In a post-Cold War world of political unease and economic crisis, processes of securitisation are transforming nation-states, their citizens and non-citizens in profound ways.
The book shows how contemporary Europe is now home to a vast security industry which uses biometric identification systems, CCTV and quasi-military techniques to police migrants and disadvantaged neighbourhoods.
This is the first collection of anthropological studies of security with a particular but not exclusive emphasis on Europe. The Anthropology of Security draws together studies on the lived experiences of security and policing from the perspective of those most affected in their everyday lives.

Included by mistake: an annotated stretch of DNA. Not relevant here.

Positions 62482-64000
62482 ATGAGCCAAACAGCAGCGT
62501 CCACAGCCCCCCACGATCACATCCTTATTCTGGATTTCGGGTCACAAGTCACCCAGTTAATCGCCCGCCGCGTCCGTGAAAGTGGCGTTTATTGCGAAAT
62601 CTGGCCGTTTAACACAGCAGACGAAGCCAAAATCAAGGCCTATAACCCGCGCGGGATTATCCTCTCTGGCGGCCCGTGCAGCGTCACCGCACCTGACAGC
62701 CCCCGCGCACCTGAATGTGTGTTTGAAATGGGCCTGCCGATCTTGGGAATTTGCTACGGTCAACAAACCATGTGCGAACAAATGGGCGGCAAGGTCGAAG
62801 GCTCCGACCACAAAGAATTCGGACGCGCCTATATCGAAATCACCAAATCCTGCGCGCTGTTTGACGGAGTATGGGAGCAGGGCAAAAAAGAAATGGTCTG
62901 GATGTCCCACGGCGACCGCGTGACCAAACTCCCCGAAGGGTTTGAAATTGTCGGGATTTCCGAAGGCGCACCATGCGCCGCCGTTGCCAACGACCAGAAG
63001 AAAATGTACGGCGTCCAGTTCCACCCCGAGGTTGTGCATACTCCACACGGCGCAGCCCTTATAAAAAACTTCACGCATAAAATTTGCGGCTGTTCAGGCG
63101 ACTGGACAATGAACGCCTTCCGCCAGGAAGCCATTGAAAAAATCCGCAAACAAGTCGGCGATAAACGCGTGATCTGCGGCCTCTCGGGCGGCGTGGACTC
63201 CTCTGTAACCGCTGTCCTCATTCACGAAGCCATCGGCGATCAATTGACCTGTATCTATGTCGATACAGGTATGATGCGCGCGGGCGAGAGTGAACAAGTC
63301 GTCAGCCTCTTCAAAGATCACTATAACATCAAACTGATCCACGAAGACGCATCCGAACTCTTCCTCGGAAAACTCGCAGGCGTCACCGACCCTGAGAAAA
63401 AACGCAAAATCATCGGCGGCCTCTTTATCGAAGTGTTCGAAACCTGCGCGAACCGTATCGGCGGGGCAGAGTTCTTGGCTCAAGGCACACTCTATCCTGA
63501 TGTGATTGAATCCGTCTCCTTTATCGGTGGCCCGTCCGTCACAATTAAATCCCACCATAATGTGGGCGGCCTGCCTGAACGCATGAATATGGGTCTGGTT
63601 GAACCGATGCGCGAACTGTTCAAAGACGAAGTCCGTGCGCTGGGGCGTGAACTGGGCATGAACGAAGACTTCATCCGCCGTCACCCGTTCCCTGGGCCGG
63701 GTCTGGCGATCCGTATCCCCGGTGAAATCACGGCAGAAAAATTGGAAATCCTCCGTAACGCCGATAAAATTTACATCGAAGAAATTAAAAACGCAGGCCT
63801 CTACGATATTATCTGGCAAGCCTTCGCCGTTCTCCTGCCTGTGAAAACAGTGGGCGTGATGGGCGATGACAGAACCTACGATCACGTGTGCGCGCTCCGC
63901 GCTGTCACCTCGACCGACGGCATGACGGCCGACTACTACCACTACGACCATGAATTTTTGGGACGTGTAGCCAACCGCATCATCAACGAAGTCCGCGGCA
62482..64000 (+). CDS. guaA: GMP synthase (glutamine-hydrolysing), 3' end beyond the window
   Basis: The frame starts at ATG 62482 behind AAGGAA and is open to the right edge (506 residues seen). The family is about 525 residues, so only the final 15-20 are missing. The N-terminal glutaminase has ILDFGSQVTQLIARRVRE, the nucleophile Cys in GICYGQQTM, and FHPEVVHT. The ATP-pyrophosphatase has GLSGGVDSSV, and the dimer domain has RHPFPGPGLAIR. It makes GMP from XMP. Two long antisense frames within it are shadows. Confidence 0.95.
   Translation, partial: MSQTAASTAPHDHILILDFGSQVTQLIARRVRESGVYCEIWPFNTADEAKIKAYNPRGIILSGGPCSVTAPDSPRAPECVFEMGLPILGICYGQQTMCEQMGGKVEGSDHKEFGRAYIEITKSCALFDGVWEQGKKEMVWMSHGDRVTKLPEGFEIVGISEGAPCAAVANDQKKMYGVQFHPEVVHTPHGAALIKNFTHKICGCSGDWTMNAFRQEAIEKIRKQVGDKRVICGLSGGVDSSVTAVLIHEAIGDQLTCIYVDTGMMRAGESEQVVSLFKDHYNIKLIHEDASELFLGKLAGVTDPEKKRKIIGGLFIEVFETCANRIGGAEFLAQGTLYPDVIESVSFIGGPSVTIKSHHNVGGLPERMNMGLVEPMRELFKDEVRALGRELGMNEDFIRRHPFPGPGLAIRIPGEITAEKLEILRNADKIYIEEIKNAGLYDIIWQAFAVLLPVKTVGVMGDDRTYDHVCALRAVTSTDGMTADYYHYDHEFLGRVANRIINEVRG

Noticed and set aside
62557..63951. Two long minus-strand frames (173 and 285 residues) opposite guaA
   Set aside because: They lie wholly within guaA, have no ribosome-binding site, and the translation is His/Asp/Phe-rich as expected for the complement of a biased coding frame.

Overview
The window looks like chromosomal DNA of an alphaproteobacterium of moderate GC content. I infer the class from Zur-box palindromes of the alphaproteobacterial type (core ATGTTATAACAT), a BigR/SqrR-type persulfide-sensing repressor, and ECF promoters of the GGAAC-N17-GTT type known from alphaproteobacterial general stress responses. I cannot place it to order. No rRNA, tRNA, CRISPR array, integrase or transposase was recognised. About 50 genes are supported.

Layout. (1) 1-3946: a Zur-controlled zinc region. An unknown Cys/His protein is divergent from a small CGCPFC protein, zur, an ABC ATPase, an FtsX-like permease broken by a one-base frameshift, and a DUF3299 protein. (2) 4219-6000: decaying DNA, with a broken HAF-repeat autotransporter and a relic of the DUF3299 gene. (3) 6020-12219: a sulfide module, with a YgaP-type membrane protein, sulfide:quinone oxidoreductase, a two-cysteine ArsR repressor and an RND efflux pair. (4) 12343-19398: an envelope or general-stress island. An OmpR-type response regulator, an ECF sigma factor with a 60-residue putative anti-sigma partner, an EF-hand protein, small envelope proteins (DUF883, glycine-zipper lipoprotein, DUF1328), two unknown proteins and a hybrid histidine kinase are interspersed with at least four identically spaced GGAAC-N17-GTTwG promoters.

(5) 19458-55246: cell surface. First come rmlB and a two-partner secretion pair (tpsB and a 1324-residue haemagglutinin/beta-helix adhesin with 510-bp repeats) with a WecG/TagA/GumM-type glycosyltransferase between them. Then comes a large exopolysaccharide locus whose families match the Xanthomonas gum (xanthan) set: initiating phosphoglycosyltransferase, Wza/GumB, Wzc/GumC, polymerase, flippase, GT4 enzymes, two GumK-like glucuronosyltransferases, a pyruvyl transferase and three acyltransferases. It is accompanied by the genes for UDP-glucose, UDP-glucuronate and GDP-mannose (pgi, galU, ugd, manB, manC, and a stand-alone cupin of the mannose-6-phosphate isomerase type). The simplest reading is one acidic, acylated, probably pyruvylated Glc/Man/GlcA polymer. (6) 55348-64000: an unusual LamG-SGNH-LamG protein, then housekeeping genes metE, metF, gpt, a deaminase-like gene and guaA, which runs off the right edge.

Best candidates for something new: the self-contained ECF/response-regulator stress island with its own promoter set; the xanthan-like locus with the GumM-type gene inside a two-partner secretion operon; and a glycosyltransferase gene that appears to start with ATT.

The anthropological perspectives in this volume stretch from the frontlines of policing and counter-terrorism to border control.